Bold, Iconic Reds Define the American Style

IN CALIFORNIA’S NAPA VALLEY we drove down a road that winds through sunny vineyards toward the pine and eucalyptus forested hills to the west. We were seeking cabernet sauvignon from the fabled Far Niente winery. We came to a set of huge, embellished wrought iron gates and were crushed to discover they were locked. There was nothing to be seen beyond the gates but trees. We were too shy to ring the bell, so we set off for Grgich Hills Estate instead. We fell in love with a lot of Napa cabs that day, they were everything one could want in a big red wine: rich, full-bodied, bursting with ripe fruit and firm tannins.

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In Napa, cabernet sauvignon is king. This bluish-black, thick-skinned grape grows well in the warm, dry climate of the valley floor about an hour north of San Francisco. Up until about 50 years ago, no one had dared question the supremacy of French reds. But Napa producers were starting to nip at their heels. Naturally, such audacity from a wine region barely 150 years old could not go unchallenged. In 1976, a British wine merchant set up a blind tasting judged by a panel of French experts. To everyone’s shock, Napa’s 1973 Stag’s Leap Cabernet Sauvignon beat all the best French wines. This event, called The Judgment of Paris, was a seismic moment in wine history. Napa cabs have been flying high ever since.

Recently, I attended a special tasting of Napa cabs. Everyone brought a bottle and a dish to share—a format I highly recommend. The 2005 to 2012 vintages were all from well-regarded producers and cost around $100 to $250 per bottle. One of cabernet sauvignon’s attractions is a wide spectrum of aromas and flavors, from subtle mint, herbs and bright cherry, to masculine notes of tobacco and leather, to fruity bombs of black currant. It all depends on climate, vintage and winemaking techniques. This was a fantastic opportunity to experience cab’s range and complexity.

The iconic big, dry Napa cab style was exemplified in the 2005 Silver Oak. It’s aged in 100 percent American oak barrels for 25 months, which is a statement in itself. American oak has distinctive pine-like flavors, while French oak has softer, more vanilla notes. Clearly, the producers have faith in their fruit. With its notes of soy and smoke, this is a steak and barbecue wine for sure. I particularly liked the 2008 Grgich Hills, as it had plummy fruit and softer tannins. A 2010 Paradigm, done in French oak, was wonderful, with a clean, prismatic quality.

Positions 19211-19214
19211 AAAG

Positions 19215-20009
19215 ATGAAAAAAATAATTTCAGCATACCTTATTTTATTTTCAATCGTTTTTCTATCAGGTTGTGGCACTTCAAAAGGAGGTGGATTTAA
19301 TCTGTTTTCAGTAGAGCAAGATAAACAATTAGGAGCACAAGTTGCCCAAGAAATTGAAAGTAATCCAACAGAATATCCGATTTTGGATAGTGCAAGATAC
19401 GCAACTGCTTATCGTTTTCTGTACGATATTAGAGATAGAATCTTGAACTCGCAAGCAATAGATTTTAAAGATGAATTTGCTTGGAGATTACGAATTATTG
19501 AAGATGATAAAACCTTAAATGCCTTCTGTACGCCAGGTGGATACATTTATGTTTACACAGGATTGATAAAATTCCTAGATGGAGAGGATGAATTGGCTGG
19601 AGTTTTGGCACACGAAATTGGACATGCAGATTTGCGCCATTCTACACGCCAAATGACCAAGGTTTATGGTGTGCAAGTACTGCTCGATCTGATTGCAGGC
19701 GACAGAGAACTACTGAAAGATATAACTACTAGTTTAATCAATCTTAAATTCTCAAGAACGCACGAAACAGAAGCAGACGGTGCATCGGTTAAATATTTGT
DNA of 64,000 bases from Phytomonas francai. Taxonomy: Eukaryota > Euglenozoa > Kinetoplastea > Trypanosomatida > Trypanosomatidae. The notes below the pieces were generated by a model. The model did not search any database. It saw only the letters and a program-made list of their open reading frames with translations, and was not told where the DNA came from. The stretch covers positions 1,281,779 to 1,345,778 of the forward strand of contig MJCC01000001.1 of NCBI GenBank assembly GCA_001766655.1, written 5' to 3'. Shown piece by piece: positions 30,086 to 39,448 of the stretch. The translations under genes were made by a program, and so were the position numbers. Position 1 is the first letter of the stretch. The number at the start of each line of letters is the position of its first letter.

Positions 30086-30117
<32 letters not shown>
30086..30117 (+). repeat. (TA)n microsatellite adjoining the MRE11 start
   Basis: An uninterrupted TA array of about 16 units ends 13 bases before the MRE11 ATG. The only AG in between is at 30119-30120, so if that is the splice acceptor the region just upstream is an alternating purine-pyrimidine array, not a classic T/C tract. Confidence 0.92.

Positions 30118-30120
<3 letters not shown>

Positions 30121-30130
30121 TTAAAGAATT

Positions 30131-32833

At the other end of the stylistic spectrum was the 2008 Stag’s Leap Artemis. It was restrained, with notes of tarragon, yet an intense core of fruit. If that winning 1973 version tasted like this, it’s easy to see why the judges were impressed. The 2010 Conn Valley Éloge was similarly subtle. “I like balanced and elegant, so for me, this is one of the better wines here,” remarked our winemaker friend John Leo, who does the honors for a number of Long Island wines. While all but one wine had small dashes of cabernet franc, merlot and petit verdot to balance the cabernet sauvignon, the Éloge was a full 35 percent other grapes. Perhaps the most fun wine of the evening was the 2013 Caymus Vineyards “40th Anniversary.” It was an experience: very lush blackberry and cedar, almost sweet.

The tasting presented an opportunity for us to buy a Far Niente, so we ordered the 2007 directly from the winery. It was a traditional profile: nicely aged, harmonious, with bright fruit and a lingering finish. And even better, the bottle came with a nice email invitation to visit. Now we have the perfect excuse to go back someday. It will be a little bit magical to see those giant Far Niente gates open up to let us in.